Nick: Do you feel that you represent the next generation of fighter? Do you have any added pressure to represent it?
Grace: I hope I can represent the next generation of fighters, but I honestly my goal is to just have fun on this journey and take it as far as I can. I don’t do it to be a role-model or to represent the next generation of fighters, but to live my life as me and do what I love. I feel there is a pressure to be one of the top female fighters and I don’t mind it. It is a good feeling and awaking that I’m here and I need to be ready. I get a little nervous though which is natural as a being human and doing things that push me to be out of comfort zone. I like it because I am growing and learning to adapt to the changes and different obstacles. So it helps me deal with the pressure knowing that I’m going to be the better person on the other side from this experience.

Nick: With cutting weight and fighter safety always being a priority, what methods of cutting weight do you use? How much weight do you usually have to cut before a fight? Do you feel the weight cut has a major impact on your strength before a fight?
Grace: For my weight cuts I sometimes start a month out and start eating smaller portions of what I usually eat. I tend to cook more and eat more seafood and less carbs. I don’t have to change to much because I naturally eat healthy food, I just tend to eat double the calories a person my size should eat. Oh also I love beans and rice so I have to stay away from that in my camps!! I water load and eventually a couple days before my fight I should wake up on weight or only have to cut 2 to 1 pound in water. I am not a fan of water cut because I feel it isn’t healthy or good for your organs and functioning in general I think recovery is tougher from a water cut also and it drains you mentally and physically so I try my best to stay away from water cuts.

Nick: Your nickname is the Thai Kitten. Who gave it to you? Why?
Grace: My coach came up with it and then my teammates started calling me it too. I’m originally born in Chiang Mai, Thailand and came to Colorado at the age 4. Anyways that is where the thai part came from and the kitten is probably because I’m this cute little thing, but if you mess with my I get feisty and my claws come out.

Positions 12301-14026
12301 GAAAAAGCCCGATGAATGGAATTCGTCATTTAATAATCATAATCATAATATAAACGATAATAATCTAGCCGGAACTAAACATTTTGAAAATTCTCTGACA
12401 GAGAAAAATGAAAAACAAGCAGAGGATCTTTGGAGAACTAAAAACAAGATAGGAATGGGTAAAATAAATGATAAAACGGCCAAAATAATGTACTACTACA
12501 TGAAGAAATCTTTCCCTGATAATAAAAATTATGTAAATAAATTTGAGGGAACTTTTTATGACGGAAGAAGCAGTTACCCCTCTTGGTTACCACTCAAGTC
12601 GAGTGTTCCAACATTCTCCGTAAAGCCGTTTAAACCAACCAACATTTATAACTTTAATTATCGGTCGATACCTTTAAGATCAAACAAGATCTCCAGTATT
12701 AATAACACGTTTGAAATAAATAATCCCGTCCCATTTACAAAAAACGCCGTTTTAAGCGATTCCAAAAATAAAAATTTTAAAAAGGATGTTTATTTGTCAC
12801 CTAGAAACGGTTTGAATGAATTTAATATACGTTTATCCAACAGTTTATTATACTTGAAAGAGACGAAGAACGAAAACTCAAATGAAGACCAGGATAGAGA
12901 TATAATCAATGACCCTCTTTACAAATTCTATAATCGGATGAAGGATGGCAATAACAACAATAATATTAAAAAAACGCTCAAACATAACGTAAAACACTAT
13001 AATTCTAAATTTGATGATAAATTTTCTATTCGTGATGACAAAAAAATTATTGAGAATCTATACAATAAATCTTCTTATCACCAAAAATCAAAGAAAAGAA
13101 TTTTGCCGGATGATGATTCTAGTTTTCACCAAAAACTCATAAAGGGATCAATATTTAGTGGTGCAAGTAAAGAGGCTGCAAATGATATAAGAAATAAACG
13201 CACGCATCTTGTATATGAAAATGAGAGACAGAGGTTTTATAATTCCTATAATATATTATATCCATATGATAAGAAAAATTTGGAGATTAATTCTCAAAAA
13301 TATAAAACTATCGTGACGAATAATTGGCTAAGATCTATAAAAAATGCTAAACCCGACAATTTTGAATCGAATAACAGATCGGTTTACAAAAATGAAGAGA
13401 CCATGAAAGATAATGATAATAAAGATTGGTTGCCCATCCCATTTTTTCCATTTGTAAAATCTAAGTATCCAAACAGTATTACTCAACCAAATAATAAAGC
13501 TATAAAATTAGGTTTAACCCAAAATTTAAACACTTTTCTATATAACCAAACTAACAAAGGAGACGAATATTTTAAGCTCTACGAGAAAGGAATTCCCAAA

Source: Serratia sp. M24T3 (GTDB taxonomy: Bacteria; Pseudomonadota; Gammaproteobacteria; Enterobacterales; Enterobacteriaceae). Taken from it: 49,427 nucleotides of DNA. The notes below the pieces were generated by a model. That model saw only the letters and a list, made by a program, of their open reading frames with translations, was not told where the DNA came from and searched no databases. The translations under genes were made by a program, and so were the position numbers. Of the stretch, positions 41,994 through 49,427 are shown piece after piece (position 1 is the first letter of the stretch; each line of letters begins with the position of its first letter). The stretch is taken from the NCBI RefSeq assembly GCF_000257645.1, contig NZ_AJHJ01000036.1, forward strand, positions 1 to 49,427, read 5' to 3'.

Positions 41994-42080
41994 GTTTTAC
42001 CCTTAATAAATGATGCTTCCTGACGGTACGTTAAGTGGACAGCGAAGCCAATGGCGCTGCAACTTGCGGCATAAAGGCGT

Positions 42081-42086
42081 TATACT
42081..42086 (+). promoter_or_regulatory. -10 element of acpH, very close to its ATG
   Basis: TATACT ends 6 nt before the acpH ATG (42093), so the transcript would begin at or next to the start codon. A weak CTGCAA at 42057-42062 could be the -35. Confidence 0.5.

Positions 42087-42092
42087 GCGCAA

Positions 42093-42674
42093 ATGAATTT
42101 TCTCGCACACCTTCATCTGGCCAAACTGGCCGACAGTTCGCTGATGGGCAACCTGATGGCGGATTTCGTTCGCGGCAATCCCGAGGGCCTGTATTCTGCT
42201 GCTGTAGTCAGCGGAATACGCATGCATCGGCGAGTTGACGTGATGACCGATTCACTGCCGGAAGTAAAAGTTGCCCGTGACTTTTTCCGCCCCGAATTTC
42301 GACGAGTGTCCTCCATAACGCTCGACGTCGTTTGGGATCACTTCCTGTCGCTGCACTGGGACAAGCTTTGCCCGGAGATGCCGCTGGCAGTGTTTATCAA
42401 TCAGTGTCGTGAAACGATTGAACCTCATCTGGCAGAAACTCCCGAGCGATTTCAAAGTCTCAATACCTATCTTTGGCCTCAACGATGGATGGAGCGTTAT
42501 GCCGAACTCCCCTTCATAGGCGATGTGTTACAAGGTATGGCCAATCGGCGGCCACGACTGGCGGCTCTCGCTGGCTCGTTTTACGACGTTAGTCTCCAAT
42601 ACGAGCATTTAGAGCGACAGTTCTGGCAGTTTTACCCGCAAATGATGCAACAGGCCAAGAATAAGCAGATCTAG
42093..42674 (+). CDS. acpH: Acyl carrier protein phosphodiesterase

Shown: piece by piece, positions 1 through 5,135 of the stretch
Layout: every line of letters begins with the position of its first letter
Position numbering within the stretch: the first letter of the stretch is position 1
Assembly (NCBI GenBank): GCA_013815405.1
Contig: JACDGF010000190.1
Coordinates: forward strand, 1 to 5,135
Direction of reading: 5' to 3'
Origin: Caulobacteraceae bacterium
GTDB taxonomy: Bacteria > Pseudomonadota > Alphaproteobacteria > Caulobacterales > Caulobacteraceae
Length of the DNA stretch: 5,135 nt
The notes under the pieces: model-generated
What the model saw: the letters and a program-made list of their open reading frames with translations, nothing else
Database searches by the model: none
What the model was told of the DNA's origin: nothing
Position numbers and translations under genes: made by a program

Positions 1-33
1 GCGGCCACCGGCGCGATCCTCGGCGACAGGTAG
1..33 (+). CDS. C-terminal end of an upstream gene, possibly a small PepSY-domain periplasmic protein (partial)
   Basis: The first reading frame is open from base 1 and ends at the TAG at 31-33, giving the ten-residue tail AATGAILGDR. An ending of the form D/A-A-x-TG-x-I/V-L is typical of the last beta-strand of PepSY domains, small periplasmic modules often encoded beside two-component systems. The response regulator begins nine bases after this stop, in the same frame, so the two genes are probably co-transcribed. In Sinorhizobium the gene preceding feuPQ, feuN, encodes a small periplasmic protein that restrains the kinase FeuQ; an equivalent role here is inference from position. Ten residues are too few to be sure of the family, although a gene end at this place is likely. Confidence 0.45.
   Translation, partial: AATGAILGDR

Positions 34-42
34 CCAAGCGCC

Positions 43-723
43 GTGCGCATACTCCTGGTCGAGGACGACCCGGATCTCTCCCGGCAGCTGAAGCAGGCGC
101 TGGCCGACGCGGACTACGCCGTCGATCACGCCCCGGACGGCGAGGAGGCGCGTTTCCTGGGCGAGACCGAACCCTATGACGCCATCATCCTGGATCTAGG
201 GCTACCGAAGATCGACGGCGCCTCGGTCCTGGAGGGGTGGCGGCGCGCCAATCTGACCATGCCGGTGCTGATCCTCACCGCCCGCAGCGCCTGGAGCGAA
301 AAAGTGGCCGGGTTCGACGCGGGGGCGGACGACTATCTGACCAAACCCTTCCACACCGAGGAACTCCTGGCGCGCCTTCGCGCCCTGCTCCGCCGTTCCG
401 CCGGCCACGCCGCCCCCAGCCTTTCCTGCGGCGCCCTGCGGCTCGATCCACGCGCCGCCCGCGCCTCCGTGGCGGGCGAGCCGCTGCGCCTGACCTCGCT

Nick: You understand that marketing is important in the sport. What tips would you give young up and coming fighters on the balance of presenting yourself based on beauty vs. brawn or skill alone?
Grace: For me marketing myself is just being who I am. Do what you are comfortable with and sharing. Your selling yourself however you want. If you want to glam yourself for attention do it. Get recognized on how amazing and exciting of a fighter you are. Showing people how active you are in the community is great and if you have great social skills and use them correctly to gain more ears and eyes is also a plus. There are many ways you can market yourself.

Nick: Do you have plans to ever sign with the UFC or Bellator?
Grace: I would love to be apart of the UFC when they open the division up. That would definitely be a dream and it gives me chills even thinking about typing these words! When the day comes it would feel unreal to be there. I’d have to get punched to make sure I’m not dreaming. Bellator would be awesome experience too and whatever happens in a year or two will tell my future and where I decide to go. I will do what is best for me.

Nick: Who is your favorite MMA fighter past or present?
Grace: I would say my favorite MMA fighter is Michael Chandler. I love how intense he is and the pressure he brings. He has heart and was exciting to watch.

Nick: Grace have you submitted to the takeover?
Grace: This is Grace “Thai Kitten” Cleveland and I have submitted to the takeover.

What left is there to say. Grace is the perfect mix between beauty and brawn. I enjoyed talking with her and wish her all the best in her pursuit of her MMA career. Signing off for TheMMATakeOver.com this is Nick Portella. @NickPortellaMMA